Tenerife’s Las Vueltas Hike has a past as colourful as its scenery, says Luke Waterson.
“In January and February in Tenerife, you have to get ready for shivering in snow on the peaks, and sun-bathing on the beach, all in the same day.”
These words are uttered with a proud smile from our guide, as we alight from the bus after a winding climb into the Macizo de Anaga mountains, ready to begin what is reckoned to be one of the island’s most iconic hikes, the Las Vueltas trail to Taganana.
There is no snow along the forested summits of the Macizo de Anaga this morning, but our guide’s comment is indicative, nevertheless, of the contrasts this island packs in, from its exposed volcanic 4000+m peaks to its black sand-rimmed coastline, in relatively close proximity.
The far northeast, where we are hiking today, is Tenerife’s most verdant corner, and lays claim to the highest number of endemic flora and fauna species of any place in Europe. It’s a mountain range comprised of sheer, closely-knit, vegetated peaks which give it the air of a series of giant intricately arranged asparagus spears when seen from the skittering TF-12 road, that somehow manages to corkscrew up to our hike’s start point, the casa forestal (forest house) at 900m. From here, on both sides the mountains sheer away through dense foliage down to thin terraces of farmland, before plunging again to the ocean.
It’s a shade over 3km from here to the village of Taganana, but feels much further due to the steep, twisting trail (a bend for every day of the year, locals say). We trek through ancient laurel and myrtle forest on a route that drops 700m in 2.5km. If it seems slow-going to us heading down, it must have seemed infinitely more arduous to early traders struggling up from Taganana with the sugarcane that was the village’s erstwhile economic lifeblood.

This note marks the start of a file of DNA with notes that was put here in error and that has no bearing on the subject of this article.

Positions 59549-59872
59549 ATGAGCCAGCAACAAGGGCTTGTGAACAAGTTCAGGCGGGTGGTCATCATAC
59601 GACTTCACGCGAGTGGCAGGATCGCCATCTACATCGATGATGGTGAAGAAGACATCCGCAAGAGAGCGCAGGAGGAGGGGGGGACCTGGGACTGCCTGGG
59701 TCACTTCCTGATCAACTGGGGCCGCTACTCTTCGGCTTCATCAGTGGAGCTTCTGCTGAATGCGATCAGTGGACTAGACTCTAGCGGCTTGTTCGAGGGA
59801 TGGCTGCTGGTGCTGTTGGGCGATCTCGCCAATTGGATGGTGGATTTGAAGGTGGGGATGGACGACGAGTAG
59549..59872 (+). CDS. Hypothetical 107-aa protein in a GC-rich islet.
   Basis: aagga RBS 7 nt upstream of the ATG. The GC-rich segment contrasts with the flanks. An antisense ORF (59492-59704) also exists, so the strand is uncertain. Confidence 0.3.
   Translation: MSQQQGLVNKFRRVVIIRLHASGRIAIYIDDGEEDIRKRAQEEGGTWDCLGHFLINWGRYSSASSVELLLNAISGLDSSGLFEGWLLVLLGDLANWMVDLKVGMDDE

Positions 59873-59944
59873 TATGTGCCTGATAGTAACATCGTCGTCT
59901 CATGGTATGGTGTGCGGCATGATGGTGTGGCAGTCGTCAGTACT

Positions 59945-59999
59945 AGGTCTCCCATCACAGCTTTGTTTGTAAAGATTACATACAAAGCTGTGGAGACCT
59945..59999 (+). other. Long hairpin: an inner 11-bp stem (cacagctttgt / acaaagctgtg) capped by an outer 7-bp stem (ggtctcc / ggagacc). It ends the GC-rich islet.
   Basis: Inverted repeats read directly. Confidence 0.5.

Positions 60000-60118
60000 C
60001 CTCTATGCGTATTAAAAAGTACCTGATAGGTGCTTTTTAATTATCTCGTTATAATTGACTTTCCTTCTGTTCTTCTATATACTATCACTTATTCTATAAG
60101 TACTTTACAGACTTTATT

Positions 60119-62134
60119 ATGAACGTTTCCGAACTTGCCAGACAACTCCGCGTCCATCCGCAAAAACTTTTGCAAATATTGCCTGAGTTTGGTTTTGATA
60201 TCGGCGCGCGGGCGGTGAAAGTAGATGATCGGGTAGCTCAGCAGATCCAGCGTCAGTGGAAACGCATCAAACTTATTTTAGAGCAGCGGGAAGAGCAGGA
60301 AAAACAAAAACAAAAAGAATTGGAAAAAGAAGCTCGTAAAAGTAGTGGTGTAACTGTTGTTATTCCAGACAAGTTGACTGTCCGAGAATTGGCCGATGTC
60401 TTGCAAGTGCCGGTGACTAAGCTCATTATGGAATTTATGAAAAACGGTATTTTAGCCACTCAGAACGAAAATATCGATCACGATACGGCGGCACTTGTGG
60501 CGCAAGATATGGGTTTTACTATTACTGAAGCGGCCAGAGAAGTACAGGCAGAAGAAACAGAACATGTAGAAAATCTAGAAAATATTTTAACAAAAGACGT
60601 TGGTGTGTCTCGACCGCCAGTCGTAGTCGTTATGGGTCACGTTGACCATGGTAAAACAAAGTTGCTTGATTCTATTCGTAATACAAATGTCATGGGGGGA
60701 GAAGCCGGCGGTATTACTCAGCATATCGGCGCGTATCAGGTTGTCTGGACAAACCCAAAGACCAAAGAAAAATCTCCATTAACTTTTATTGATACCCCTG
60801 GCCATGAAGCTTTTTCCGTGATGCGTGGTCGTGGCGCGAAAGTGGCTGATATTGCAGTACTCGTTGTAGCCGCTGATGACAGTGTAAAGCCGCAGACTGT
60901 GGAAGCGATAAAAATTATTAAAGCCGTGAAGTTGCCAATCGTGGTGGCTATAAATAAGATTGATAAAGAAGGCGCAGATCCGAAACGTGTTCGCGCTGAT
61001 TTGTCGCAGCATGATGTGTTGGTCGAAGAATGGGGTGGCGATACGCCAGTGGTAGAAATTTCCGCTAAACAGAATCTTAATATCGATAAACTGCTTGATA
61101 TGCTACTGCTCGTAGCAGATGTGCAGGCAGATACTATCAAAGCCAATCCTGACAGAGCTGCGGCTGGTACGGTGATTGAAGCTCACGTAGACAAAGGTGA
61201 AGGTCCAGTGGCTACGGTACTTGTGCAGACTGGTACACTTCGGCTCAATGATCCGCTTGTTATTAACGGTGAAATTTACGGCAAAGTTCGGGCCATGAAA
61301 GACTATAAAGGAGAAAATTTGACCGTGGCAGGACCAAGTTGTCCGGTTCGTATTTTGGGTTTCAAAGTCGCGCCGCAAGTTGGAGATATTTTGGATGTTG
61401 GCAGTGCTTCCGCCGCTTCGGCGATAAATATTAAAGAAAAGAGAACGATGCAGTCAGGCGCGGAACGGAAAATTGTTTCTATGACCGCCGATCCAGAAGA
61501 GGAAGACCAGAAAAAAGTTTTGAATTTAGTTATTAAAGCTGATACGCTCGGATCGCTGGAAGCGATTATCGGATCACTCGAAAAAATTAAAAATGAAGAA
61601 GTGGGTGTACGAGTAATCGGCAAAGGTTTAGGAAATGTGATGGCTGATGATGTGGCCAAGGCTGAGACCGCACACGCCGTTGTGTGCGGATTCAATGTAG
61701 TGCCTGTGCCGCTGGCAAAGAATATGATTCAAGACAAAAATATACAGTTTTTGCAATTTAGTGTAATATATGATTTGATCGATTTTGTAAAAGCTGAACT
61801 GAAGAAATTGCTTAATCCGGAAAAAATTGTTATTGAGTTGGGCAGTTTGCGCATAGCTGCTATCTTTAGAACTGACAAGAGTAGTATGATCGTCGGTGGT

For the Las Vueltas path is one of Tenerife’s oldest. The very word “Taganana” means “surrounded by mountains” in the indigenous guanche language and the island’s original inhabitants were adept, it seems, at telling it like it is: the vertiginous gradients of the Macizo de Anaga prevented a road from connecting Taganana to the rest of the island until the 1960s, and this trail was thus for over four centuries the only means by which Taganana residents could transport their wares to the island capital.
It is not so very hard to imagine, during the descent, the Las Vueltas trade route as it must have been in those early colonial times: with not just the cries of the toiling traders, but also the whistling language of the goat shepherds rebounding down the boulder-strewn mountain gullies. To evoke the era a little more, though, we get treated to a demonstration of the salto de pastor, or shepherd jump. This was the way shepherds would negotiate precipitous slopes hereabouts: with a long wooden pole for balance.
“Today it’s a forgotten skill” our guide relates, and it does seem, in fact, that much of the terrain we are hiking through has the air of the land time forgot.
And Taganana itself, when we arrive, appears similarly forgotten, cut-off, balmily remote. What does it offer visitors? Perhaps not much, beyond a glass of its rather singular white wine in one of the village’s endearing tavernas. Then again, maybe that’s the point: after the lavishness and bustle of Tenerife’s big resorts, a hike to somewhere where there is nothing particular to do save indulge in a spot of rustic simplicity is immensely appealing.
NB. BGTW members attending the Guild’s 2016 Annual General Meeting in Tenerife were hosted by Turismo Tenerife and Turismo de Canarias. This article features one of the experiences/trips offered to Guild members. Views are the author’s own.